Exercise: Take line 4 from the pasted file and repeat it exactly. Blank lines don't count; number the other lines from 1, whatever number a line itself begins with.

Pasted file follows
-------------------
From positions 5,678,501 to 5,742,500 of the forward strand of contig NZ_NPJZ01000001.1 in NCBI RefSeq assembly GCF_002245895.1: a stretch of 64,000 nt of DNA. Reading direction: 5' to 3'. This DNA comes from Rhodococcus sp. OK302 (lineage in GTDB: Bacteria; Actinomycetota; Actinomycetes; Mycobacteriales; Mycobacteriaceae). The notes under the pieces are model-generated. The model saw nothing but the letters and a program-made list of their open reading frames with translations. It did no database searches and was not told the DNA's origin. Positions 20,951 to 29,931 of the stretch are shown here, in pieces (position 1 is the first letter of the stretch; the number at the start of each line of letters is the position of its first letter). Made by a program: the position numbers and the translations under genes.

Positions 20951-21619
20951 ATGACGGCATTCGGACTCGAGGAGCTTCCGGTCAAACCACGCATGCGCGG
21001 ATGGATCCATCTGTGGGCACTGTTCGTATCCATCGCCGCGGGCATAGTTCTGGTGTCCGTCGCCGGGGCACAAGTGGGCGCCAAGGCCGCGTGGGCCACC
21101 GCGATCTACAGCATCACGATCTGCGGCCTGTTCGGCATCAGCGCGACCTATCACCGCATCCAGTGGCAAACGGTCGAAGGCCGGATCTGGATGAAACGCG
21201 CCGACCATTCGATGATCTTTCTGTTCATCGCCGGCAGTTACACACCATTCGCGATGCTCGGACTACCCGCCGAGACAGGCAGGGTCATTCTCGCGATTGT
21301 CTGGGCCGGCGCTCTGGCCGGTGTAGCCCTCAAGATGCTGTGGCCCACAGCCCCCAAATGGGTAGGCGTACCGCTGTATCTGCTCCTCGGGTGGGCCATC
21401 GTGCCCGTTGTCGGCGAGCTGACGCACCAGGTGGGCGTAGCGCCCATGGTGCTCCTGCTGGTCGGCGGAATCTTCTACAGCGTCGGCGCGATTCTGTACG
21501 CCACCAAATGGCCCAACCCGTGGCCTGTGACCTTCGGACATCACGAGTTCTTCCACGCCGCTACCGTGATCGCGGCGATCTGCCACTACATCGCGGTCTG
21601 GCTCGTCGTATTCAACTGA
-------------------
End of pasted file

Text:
21001 ATGGATCCATCTGTGGGCACTGTTCGTATCCATCGCCGCGGGCATAGTTCTGGTGTCCGTCGCCGGGGCACAAGTGGGCGCCAAGGCCGCGTGGGCCACC